* European refineries to cut runs by nearly 25 pct in summer
* Refiners seek alternative sources of crude to help profits
* More Latin American crude moves to Europe
By Ron Bousso
LONDON, June 3 Caught between soaring crude
prices and collapsing diesel profits, European oil refiners are
slashing operating rates by nearly one quarter ahead of the peak
Europe's refining sector has battled for years with
weakening demand and over-capacity which forced a string of
plant shutdowns. Further closures may be looming.
This year alone, Hungary's MOL Group shut down its Mantua
refinery in northern Italy and the Milford Haven refinery in
Wales stopped processing crude as its owner Murphy Oil
seeks buyers for its British assets.
A convergence of rising crude oil prices to around $110 a
barrel with extremely low diesel refining margins,
usually the bulwark of profits, are wreaking fresh havoc.
"We have had weak refining margin environment particularly
in the last couple of months and it is driven by weak diesel in
particular," Matti Lehmus, executive vice president for oil
products at Finnish refiner Neste Oil, told Reuters.
Refining capacity in the Mediterranean region is set to drop
by up to 25 percent this summer, whether by lowering operating
rates or extending maintenance at plants, according to refiners
and analysts. In coastal areas in northwest Europe, refineries
are set to cut runs by around 15 percent.
European refining crude processing rates in June are set to
reach 10.76 million barrels-per-day (bpd) or 76.3 percent of
capacity, little unchanged from the peak maintenance months of
March-May, according to data from Wood Mackenzie consultancy.
By comparison, operating rates in June 2013 reached 11.99
Runs are expected to rise to 11.12 million bpd or 78.8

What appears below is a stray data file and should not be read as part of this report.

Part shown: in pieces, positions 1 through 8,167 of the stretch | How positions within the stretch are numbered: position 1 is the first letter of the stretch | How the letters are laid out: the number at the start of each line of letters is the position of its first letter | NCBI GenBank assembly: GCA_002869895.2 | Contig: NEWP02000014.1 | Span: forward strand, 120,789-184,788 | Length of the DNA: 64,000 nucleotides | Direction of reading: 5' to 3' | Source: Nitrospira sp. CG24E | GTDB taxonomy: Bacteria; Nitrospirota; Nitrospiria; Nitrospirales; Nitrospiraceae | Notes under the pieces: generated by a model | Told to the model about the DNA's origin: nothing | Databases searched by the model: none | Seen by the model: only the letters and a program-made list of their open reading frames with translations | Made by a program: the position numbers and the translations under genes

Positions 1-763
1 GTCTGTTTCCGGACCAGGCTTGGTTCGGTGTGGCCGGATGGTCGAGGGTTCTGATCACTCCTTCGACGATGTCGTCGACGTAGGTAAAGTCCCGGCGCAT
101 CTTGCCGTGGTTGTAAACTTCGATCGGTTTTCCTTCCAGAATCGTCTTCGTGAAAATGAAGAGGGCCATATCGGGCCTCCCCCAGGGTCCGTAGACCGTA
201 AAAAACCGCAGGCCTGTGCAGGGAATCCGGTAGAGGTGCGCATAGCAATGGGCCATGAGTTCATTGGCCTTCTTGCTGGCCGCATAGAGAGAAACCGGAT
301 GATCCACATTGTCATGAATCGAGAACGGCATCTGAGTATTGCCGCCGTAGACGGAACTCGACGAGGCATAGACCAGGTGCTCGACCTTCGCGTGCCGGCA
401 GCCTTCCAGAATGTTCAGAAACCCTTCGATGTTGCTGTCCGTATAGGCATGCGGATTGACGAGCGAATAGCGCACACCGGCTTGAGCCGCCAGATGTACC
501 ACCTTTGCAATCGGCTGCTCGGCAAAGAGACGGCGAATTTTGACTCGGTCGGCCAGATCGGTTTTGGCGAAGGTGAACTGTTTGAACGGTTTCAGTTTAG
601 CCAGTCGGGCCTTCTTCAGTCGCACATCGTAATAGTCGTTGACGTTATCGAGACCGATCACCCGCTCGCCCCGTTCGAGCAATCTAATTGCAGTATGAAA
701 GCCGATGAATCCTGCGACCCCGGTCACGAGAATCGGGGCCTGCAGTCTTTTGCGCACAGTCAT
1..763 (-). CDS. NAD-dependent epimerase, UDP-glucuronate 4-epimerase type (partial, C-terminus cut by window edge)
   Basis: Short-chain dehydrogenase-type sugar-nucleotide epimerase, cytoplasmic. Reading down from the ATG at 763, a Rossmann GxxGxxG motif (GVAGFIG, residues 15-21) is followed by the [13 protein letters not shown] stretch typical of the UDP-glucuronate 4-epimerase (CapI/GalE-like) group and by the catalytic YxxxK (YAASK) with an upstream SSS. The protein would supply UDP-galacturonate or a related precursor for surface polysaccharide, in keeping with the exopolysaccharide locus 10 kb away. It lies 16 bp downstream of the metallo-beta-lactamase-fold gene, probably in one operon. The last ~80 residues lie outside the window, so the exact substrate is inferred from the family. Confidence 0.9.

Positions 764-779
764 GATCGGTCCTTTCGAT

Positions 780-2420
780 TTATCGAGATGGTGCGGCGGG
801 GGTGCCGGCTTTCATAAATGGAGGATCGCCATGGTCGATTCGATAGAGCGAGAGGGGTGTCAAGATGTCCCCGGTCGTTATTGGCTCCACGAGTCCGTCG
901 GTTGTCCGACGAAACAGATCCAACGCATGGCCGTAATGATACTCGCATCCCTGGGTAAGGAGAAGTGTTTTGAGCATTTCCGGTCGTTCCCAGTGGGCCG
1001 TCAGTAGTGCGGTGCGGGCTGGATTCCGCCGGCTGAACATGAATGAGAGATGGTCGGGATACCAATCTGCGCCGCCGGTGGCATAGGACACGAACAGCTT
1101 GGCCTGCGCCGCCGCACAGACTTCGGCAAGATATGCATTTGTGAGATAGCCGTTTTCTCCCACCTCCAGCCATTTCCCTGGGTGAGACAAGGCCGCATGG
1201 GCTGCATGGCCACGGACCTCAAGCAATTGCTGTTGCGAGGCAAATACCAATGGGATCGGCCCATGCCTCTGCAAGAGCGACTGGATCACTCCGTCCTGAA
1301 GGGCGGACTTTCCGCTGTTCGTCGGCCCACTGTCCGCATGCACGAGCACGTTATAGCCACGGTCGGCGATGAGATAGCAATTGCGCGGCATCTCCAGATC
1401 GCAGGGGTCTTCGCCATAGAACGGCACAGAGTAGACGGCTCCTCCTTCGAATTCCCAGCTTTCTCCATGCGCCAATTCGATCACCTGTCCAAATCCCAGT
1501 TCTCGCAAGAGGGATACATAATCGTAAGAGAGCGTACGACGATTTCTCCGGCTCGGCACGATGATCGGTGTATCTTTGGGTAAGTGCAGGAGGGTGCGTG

percent of capacity in July but remain significantly lower than
the previous year's 12.14 million bpd or 85.7 percent of
capacity. Similarly, runs in August will rise to 11.35 million
bpd or 80.4 percent of capacity compared with 11.83 million bpd
in August 2013, according to the data.
"When margins are like this you try to do as much of your
shutdowns and turnarounds in a time like this," said Marcel Van
Poecke, managing director at Carlyle International Energy
Partners, which specialises on European downstream investments.
"How long can you keep doing this? At a certain moment
you've done all the maintenance you could do ... the only thing
left to do are run cuts."
Persistently high crude prices in the region have weighed
heavily on refining margins.
Refineries in northwest Europe made $2 in profit for each
barrel of Brent crude processed in May. In the Mediterranean,
refineries processing Russian Urals made 12 cents a barrel on
average in May, according to Reuters data,
That has led several refiners to seek alternative, cheaper
Cargoes of Vasconia crude from Columbia, Maya from Mexico
and Oriente from Ecuador have sailed in recent weeks to Europe,
mostly to the Mediterranean, according to traders.
The flow of Latin American crude to Europe has steadily
risen over the last year as booming domestic output has cut
demand for imports in the United States.
Repsol will this month test the first batches of
Western Canada Select (WCS) heavy blend at its Spanish
refineries as it takes advantage of a provision that allows
Canadian crude to be re-exported through U.S. ports.
"European refiners have to look to alternatives. Canadian
supplies are slowly becoming more available to the market and
the Latin American players have to reroute some of their exports
away from the U.S.," said David Wech, managing director at
Vienna-based consultancy JBC Energy.
"Perhaps you can make a cheap buy at the beginning of such
an inflow but in a few months the costs would increase," he
THINGS CAN GET WORSE
In Europe diesel refining margins have hovered near a
two-year low at around $10 a barrel in recent weeks.
Huge flows of diesel from highly competitive refineries in
the U.S. Gulf Coast, Russia and Asia, that benefit from cheap
crude feedstock, have kept supplies in Europe up and pushed
Imports from the U.S. are expected to reach above 2 million
tonnes in May for the first time this year, according to
shipping data and traders.
The flow is set to increase this summer as U.S. Gulf Coast
refineries ramp up runs following the maintenance period.
"Diesel looks long and the situation will probably get worse
before it gets better... I would anticipate U.S. arbitrage
supplies to remain high until autumn maintenance," said Robert
Campbell, analyst at London-based Energy Aspects consultancy.
And with more refining capacity coming on line in Asia and
the Middle East over the next year, diesel margins are set to
remain under pressure.
Around 2 million bpd of additional refining capacity, the
equivalent of 10 medium-sized plants or nearly 15 percent of
Europe's current capacity, will need to shut in the next four
years to balance the market, analysts say.
(Additional reporing by Claire Milhench and Lin Noueihed,
editing by William Hardy)